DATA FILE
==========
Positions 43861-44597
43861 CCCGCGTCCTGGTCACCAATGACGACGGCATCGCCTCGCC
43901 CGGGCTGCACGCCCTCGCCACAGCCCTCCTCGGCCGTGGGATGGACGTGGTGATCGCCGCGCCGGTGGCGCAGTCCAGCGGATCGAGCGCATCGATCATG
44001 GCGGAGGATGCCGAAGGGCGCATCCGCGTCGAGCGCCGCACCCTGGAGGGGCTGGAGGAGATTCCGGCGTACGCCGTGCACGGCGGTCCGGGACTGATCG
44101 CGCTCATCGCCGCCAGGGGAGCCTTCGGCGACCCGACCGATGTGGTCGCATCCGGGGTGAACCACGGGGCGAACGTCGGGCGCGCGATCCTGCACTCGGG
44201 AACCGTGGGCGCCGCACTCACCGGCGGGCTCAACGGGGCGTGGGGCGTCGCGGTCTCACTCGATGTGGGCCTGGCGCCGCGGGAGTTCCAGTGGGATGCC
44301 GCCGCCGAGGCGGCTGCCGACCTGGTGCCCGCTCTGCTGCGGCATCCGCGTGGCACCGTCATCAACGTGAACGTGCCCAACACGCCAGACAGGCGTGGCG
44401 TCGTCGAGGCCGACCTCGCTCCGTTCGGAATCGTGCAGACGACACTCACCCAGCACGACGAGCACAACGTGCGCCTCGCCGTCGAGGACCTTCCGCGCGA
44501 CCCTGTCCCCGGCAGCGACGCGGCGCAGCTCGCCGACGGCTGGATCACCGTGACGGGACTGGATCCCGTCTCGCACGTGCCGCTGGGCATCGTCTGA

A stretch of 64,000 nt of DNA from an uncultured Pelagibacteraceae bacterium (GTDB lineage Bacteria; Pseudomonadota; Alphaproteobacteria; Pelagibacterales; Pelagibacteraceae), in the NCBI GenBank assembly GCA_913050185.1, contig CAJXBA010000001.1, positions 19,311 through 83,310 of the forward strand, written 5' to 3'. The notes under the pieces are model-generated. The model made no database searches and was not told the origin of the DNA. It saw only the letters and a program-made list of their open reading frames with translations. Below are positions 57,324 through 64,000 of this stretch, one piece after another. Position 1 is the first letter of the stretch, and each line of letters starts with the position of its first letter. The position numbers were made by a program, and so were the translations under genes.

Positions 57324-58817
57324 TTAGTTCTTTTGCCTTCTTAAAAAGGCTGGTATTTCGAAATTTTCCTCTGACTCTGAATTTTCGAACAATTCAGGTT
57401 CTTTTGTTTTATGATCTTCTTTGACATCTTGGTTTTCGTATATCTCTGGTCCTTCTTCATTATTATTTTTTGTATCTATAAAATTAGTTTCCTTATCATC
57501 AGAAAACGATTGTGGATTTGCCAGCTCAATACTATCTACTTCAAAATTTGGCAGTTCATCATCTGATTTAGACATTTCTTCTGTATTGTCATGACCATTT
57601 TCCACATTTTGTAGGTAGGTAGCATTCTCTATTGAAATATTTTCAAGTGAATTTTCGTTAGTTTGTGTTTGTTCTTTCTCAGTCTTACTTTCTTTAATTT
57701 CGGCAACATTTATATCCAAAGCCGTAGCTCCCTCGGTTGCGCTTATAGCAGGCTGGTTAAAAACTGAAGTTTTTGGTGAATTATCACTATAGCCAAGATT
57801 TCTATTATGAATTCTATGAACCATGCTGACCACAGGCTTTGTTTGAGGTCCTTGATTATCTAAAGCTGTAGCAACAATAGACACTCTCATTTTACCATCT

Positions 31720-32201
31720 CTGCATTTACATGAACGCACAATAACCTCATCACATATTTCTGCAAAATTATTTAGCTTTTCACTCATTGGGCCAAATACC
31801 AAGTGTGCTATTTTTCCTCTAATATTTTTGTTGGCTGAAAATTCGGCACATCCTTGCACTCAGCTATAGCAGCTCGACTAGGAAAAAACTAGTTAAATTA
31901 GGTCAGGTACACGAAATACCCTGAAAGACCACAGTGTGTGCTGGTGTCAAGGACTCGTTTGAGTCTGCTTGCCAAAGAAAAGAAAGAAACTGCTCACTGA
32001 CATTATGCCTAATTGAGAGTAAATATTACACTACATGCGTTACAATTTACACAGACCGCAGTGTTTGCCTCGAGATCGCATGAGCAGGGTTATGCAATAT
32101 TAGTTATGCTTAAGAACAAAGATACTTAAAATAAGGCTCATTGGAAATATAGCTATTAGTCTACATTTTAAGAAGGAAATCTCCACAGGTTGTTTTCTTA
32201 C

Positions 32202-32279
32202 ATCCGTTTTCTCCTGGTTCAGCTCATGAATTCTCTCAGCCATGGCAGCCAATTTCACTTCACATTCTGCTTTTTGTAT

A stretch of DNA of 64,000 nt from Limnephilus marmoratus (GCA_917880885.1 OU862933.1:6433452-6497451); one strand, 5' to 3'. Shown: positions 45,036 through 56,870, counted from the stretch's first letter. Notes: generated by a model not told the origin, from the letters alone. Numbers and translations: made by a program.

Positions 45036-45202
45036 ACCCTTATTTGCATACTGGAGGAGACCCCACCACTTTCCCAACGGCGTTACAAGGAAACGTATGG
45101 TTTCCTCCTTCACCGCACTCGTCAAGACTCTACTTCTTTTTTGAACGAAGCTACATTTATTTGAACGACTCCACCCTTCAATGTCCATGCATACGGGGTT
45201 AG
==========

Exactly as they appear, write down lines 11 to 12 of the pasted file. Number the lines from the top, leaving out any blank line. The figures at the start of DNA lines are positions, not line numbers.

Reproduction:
Positions 57324-58817
57324 TTAGTTCTTTTGCCTTCTTAAAAAGGCTGGTATTTCGAAATTTTCCTCTGACTCTGAATTTTCGAACAATTCAGGTT